Perhaps most offending was his criticism of Google affirmative action programs:

I strongly believe in gender and racial diversity, and I think we should strive for more. However, to achieve a more equal gender and race representation, Google has created several discriminatory practices:

Programs, mentoring, and classes only for people with a certain gender or race [5]

A high priority queue and special treatment for “diversity” candidates

Hiring practices which can effectively lower the bar for “diversity” candidates by decreasing the false negative rate

Reconsidering any set of people if it’s not “diverse” enough, but not showing that same scrutiny in the reverse direction (clear confirmation bias) Setting org level OKRs for increased representation which can incentivize illegal discrimination [6]

Pretty sure Google did manage to confirm one of his claims:

Google’s political bias has equated the freedom from offense with psychological safety, but shaming into silence is the antithesis of psychological safety.

This silencing has created an ideological echo chamber where some ideas are too sacred to be honestly discussed.

Message to all Googlers: STFU.

The best discussion I've seen is from Sabine at Backreaction:

Damore’s strikes me as a pamphlet produced by a well-meaning, but also utterly clueless, young white man. He didn’t deserve to get fired for this. He deserved maybe a slap on the too-quickly typing fingers. But in his world, asking for discussion is apparently enough to get fired.

I don’t normally write about the underrepresentation of women in science. Reason is I don’t feel fit to represent the underrepresented. I just can’t seem to appropriately suffer in my male-dominated environment. To the extent that one can trust online personality tests, I’m an awkwardly untypical female. It’s probably unsurprising I ended up in theoretical physics.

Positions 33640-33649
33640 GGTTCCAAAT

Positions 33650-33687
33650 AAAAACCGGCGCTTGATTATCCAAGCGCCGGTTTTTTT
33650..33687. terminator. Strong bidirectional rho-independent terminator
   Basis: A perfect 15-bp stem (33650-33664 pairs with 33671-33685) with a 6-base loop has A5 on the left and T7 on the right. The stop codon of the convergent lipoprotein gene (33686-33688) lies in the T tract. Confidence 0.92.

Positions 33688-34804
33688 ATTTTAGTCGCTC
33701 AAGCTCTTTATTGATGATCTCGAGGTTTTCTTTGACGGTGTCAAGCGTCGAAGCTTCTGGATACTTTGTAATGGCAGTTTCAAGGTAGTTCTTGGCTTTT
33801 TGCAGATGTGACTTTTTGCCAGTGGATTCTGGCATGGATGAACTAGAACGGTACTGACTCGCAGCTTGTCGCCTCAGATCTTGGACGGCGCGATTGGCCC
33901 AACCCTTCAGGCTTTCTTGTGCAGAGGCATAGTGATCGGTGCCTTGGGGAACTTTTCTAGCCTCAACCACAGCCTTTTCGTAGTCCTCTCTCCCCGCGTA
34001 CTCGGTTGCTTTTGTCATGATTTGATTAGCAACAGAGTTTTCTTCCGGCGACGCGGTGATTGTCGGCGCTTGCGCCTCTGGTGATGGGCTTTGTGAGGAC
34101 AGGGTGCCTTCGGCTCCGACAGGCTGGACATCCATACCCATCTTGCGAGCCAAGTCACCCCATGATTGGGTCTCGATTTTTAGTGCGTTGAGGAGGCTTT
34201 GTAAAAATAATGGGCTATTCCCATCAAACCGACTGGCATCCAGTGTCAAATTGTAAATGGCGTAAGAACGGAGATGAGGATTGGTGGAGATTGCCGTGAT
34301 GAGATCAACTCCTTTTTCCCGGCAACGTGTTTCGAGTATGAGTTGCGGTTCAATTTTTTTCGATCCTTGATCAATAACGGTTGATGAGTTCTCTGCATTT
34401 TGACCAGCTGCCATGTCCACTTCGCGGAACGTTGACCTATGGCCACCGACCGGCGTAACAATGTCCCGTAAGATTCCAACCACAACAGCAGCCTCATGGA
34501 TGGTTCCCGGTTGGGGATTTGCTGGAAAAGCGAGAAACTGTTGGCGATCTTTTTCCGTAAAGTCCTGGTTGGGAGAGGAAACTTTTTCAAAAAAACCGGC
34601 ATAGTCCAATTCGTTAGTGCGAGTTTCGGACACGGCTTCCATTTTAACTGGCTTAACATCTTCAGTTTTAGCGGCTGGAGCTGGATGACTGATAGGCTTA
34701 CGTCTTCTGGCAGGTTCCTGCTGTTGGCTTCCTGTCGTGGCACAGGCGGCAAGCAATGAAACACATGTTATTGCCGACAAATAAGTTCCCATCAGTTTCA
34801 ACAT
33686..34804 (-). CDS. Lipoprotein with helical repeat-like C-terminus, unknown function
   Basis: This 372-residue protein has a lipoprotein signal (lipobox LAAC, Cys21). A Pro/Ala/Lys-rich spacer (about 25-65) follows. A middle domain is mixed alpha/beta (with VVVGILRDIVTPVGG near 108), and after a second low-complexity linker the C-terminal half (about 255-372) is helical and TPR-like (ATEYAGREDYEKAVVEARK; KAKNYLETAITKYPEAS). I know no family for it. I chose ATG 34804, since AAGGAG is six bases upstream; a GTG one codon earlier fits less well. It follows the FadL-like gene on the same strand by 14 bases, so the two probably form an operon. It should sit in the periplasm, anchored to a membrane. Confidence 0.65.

There is also a more sinister reason I keep my mouth shut. It’s that I’m afraid of losing what little support I have among the women in science when I fall into their back.

I’ve lived in the USA for three years and for three more years in Canada. On several occasions during these years, I’ve been told that my views about women in science are “hardcore,” “controversial,” or “provocative.” Why? Because I stated the obvious: Women are different from men. On that account, I’m totally with Damore. A male-female ratio close to one is not what we should expect in all professions – and not what we should aim at either.

But the longer I keep my mouth shut, the more I think my silence is a mistake. Because it means leaving the discussion – and with it, power – to those who shout the loudest. Like CNBC. Which wants you to be “shocked” by Damore’s memo in a rather transparent attempt to produce outrage and draw clicks. Are you outraged yet?

Increasingly, media-storms like this make me worry about the impression scientists give to the coming generation. Give to kids like Damore. I’m afraid they think we’re all idiots because the saner of us don’t speak up. And when the kids think they’re oh-so-smart, they’ll produce pamphlets to reinvent the wheel.

Fact is, though, much of the data in Damore’s memo is well backed-up by research. Women indeed are, on the average, more neurotic than men. It’s not an insult, it’s a common term in psychology. Women are also, on the average, more interested in people than in things. They do, on the average, value work-life balance more, react differently to stress, compete by other rules. And so on.

Here is one spectacularly dishonest statement sentence on the affair from Google CEO Sundar Pichai:

First, let me say that we strongly support the right of Googlers to express themselves, and much of what was in that memo is fair to debate, regardless of whether a vast majority of Googlers disagree with it.

By "strongly support the right" he means "will fire your ass."

Of course Google is hardly the only corporation to impose a fascist code of silence on its employees, but it is somewhat unusual in being on the left rather than the right. Usually universities occupy that space.

Tuesday, August 08, 2017

Diversity Wars

You may have heard about the Google engineer who got fired for writing a memo challenging some of the conventional wisdom about diversity. He had the bad luck or bad judgement to issue this memo just when Google has gotten into some trouble for alleged discrimination against women. If you want a calm, dispassionate analysis of the issues involved, you could (LOL!) check out the Lumonator's take. I'm not going to discuss it though, since I didn't really read the memo and know zero about Google's corporate culture.

I was more interested in this pearl of wisdom from some former Google engineer named Yonatan Zunger:

Essentially, engineering is all about cooperation, collaboration, and empathy for both your colleagues and your customers.

Who da thunk that?

Not me, to be sure, but then I'm not an engineer. Of course I might have suspected that some of those qualities might be useful to at least some engineers as well as humans more generally, but I sure wouldn't have guessed that they were very central. Though come to think of it, weren't those the qualities that say, Nikola Tesla, Steve Jobs and Thomas Edison were famous for? Well no, not exactly.